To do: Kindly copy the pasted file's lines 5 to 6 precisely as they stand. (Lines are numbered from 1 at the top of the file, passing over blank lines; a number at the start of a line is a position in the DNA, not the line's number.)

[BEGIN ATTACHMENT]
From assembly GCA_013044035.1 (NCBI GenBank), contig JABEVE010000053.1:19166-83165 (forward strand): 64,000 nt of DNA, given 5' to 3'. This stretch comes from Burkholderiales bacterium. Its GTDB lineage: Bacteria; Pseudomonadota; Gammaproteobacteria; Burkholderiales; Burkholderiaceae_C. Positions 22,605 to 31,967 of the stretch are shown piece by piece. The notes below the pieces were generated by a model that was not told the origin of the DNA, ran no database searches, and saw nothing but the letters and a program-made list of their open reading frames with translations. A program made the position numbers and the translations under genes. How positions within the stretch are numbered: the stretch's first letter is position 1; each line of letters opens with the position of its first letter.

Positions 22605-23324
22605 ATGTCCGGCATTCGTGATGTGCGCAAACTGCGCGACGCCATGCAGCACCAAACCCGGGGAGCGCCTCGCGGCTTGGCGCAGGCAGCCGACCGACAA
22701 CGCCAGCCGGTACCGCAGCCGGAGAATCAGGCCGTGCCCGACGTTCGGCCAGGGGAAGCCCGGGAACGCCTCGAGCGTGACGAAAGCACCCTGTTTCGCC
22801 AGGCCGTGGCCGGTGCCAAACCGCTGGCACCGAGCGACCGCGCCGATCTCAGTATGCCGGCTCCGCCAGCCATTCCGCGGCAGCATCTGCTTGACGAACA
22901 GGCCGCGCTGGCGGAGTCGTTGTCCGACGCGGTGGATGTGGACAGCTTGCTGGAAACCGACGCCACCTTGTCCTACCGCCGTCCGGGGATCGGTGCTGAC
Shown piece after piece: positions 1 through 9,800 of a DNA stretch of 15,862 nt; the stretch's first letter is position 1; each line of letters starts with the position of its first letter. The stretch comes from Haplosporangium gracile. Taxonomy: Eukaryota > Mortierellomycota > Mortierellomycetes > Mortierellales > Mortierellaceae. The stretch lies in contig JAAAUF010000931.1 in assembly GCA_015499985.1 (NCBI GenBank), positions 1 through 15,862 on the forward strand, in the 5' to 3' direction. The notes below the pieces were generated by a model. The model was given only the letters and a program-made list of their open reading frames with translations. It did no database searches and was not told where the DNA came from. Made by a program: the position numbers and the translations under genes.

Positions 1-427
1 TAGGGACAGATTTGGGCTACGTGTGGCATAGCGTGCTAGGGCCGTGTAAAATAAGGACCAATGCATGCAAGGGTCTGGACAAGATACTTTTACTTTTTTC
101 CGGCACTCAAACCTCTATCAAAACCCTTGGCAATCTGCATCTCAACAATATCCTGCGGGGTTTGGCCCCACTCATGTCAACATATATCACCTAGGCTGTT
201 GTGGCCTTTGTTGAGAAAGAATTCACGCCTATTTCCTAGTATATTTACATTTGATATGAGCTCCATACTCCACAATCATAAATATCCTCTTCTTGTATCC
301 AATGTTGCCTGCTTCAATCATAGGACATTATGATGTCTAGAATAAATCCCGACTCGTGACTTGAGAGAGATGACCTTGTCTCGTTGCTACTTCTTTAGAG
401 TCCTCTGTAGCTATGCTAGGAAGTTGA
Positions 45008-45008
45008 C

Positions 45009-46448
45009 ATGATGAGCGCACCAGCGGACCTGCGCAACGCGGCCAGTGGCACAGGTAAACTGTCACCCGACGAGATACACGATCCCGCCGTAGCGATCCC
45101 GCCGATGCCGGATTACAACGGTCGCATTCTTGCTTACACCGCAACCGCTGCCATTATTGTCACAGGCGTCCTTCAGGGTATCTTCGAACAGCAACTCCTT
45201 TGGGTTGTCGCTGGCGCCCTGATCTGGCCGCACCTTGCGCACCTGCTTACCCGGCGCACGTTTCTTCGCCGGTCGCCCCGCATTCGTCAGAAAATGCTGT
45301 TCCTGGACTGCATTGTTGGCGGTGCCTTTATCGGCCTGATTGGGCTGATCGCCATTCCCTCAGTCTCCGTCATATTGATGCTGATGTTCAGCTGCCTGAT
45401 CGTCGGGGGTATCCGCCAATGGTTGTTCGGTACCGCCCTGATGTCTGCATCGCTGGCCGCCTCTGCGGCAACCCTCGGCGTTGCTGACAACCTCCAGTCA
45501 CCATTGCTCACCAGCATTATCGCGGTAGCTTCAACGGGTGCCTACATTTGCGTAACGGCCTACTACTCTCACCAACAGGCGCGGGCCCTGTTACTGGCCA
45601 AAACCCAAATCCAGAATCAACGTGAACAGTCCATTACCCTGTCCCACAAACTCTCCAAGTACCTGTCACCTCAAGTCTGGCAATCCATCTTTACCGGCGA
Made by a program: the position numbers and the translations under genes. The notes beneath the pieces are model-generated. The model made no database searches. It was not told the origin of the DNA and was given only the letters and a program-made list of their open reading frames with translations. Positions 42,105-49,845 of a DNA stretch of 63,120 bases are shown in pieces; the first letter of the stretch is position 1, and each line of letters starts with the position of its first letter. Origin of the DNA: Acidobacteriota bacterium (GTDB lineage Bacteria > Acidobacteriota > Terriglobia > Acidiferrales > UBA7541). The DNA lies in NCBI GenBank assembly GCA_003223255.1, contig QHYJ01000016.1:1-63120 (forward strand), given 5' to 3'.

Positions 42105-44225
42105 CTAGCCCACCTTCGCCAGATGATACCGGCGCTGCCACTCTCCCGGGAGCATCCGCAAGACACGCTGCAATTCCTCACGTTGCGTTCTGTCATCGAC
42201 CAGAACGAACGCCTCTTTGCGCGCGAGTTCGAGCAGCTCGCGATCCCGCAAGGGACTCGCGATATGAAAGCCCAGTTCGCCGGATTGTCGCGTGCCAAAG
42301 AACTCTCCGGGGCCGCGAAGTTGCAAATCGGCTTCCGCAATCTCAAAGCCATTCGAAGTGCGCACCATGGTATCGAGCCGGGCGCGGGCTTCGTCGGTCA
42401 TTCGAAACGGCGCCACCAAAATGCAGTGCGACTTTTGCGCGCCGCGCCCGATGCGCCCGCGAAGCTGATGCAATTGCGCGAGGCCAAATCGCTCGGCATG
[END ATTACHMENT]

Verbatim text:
22801 AGGCCGTGGCCGGTGCCAAACCGCTGGCACCGAGCGACCGCGCCGATCTCAGTATGCCGGCTCCGCCAGCCATTCCGCGGCAGCATCTGCTTGACGAACA
22901 GGCCGCGCTGGCGGAGTCGTTGTCCGACGCGGTGGATGTGGACAGCTTGCTGGAAACCGACGCCACCTTGTCCTACCGCCGTCCGGGGATCGGTGCTGAC